WHAT WERE THE odds? That's what Off Beat wondered earlier this month when our TV-watching pals regaled us with descriptions of the instant-classic jaw-dropper they'd glimpsed on the local news: an escaped 1,500-pound Hereford steer wandering loose on I-394 in Minnetonka, tying up morning traffic for half an hour on May 8. (A capital offense, as the steer soon learned.) Strange episode, to be sure. And stranger yet that the execution happened to be caught on tape. Or so the ink-stained Off Beat thought. As it turns out, the Minnesota Department of Transportation has 240 traffic cameras, each of which is equipped with pan, zoom, and tilt functions--enough to cover about 70 percent of the freeway system. Plans for total coverage are pending, reports Melanie Braun, the agency's traveler information specialist. "We've still got a few blind spots, but we can see most incidents," Braun says. And so can the denizens of local newsrooms, where dispatchers routinely eyeball the traffic cams, ready to pop a tape into the VCR at the first hint of mayhem. "I think it's the most extensive network in the country," says Scott Libin, news director for KSTP-TV (Channel 5). "And while we can't monitor them all, it has extended our coverage in a lot of ways." Like the other local stations, KSTP makes daily use of live MNDoT footage for morning traffic reports. But Libin says that every few weeks the traffic cams provide heftier, er, fodder for the hard-news segment as well. "We don't just put anything on the air," he stresses. "A lot of times we see things that aren't worth reporting--drunk people wandering down the side of the road, things like that. One day recently we saw a threatened suicide attempt on one of the interstates. We didn't do anything. We routinely don't." Was the Demise of the Sad Steer the best traffic-cam story Libin has ever run with? "I'd be reluctant to say it was the best because I don't want to appear in a newspaper saying, 'The shooting of an animal was the best video I ever saw!'" the newsman muses. "But the steer is the obvious example."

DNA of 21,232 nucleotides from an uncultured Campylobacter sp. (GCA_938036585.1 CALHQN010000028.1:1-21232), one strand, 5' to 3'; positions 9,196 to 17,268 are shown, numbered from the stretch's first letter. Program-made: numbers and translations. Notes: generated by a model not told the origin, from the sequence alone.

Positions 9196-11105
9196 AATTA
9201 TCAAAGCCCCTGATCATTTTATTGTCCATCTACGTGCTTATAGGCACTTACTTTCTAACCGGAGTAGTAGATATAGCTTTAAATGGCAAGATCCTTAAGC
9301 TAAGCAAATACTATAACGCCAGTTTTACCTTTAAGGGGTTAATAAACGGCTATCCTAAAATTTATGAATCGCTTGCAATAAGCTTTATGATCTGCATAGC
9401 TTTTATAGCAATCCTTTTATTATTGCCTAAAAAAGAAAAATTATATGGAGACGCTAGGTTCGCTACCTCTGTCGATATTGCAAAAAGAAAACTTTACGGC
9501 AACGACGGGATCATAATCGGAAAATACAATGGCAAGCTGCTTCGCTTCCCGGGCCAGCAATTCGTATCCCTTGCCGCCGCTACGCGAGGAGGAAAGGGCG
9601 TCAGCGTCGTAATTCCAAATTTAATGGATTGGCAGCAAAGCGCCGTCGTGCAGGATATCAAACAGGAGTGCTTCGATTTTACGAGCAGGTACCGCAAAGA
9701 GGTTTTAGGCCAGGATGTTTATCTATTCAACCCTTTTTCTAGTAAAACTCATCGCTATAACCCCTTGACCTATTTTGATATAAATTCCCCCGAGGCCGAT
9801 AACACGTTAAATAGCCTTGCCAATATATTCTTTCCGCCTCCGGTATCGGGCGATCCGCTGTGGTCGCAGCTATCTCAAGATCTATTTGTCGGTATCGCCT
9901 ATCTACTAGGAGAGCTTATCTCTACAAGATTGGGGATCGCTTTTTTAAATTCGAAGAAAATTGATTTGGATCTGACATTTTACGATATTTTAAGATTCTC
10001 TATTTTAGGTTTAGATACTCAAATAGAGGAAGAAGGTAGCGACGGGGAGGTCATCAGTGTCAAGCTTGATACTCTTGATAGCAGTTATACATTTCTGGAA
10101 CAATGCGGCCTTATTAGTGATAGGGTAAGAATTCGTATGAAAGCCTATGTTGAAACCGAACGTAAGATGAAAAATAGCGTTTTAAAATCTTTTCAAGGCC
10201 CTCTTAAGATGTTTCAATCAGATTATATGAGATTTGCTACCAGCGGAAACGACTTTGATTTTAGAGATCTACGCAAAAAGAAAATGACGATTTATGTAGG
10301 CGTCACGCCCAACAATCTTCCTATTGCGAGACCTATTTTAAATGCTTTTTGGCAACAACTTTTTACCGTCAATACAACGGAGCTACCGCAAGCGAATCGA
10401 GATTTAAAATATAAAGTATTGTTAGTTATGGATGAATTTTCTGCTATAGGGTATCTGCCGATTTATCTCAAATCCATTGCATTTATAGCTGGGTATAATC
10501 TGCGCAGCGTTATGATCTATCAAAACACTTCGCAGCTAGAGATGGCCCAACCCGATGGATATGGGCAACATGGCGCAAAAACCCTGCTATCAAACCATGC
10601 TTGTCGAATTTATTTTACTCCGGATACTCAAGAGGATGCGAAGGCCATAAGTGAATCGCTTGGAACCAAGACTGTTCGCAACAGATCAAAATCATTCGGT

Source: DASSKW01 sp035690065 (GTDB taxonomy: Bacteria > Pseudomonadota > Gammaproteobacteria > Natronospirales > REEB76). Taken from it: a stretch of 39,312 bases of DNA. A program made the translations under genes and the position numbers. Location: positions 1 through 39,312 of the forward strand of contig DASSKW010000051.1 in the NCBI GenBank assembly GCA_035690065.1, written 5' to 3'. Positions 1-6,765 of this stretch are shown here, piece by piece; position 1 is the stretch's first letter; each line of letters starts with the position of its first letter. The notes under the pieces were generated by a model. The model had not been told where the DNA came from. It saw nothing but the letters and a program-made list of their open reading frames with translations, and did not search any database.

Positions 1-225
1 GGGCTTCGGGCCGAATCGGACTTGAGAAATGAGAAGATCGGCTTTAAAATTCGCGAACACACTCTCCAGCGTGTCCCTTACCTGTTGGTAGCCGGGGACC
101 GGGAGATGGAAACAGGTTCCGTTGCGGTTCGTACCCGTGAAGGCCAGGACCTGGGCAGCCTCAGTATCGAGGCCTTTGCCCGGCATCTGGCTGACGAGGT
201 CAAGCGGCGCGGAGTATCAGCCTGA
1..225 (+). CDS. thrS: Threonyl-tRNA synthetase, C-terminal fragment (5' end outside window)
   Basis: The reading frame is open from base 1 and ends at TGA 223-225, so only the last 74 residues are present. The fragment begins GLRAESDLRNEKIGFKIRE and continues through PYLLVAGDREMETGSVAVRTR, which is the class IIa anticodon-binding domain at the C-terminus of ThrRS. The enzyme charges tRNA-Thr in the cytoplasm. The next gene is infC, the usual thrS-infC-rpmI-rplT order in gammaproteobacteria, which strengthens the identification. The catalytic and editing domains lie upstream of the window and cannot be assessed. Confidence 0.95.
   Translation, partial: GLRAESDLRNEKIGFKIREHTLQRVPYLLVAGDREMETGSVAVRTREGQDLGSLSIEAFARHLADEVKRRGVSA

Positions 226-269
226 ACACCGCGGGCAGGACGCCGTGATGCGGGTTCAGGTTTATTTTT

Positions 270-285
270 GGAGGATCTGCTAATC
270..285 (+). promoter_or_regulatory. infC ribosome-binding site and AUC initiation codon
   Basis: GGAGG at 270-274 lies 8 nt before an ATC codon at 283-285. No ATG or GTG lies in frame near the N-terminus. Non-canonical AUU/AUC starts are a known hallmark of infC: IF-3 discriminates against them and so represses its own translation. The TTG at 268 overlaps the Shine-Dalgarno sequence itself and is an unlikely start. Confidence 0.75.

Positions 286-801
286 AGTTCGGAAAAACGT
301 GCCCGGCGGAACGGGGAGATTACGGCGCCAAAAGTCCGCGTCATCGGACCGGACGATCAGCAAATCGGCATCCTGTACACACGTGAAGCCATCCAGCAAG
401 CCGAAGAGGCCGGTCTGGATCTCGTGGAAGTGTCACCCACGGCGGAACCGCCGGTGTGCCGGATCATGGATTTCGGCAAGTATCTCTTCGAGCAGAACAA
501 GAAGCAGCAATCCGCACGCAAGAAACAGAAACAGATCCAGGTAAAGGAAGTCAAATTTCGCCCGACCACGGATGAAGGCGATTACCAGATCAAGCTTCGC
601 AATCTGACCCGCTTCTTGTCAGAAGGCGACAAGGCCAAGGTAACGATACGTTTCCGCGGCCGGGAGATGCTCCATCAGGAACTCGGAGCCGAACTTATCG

"Newspaper of a Whole Bunch of Indistinct Counties and Municipalities"
WHEN LAST OFF BEAT checked in with reporter Steve Brandt, the man who covers Minneapolis neighborhoods for the Star Tribune had taken to the Mpls-issues online soapbox to chastise his employer's lackadaisical approach to filling the slot for a reporter at Minneapolis City Hall (November 17, 1999). So we weren't terribly surprised last week when we espied another of Brandt's cyber-insights into the ways of the Strib. A fellow Mpls-issues-ite had posted a message pointing out that while the St. Paul Pioneer Press had recapped the legislative session's impact on both its hometown and neighboring Minneapolis, the Strib had failed to offer a similar assessment (the paper's wrap-up focused on statewide issues). "Trying to get coverage by the Star Tribune of Minneapolis issues at the Legislature (unless it's the convention center or Guthrie) has been so difficult and fruitless that I've stopped raising the issue," Brandt screeded. "This may be attributable in part to what a top editor who lives in Minneapolis told me a few months ago: since most readers of the paper don't live in Minneapolis, she doesn't want to draw attention to Minneapolis. Obviously, I disagree." Brandt declined Off Beat's suggestion that he enlarge upon the matter and said he'd let his posting speak for itself. So we will... though we can't resist noting that it has been 14 years since the Strib dropped the "Minneapolis" from its name and debuted the slogan "Newspaper of the Twin Cities." Off Beat hereby solicits nominations for a new catch phrase.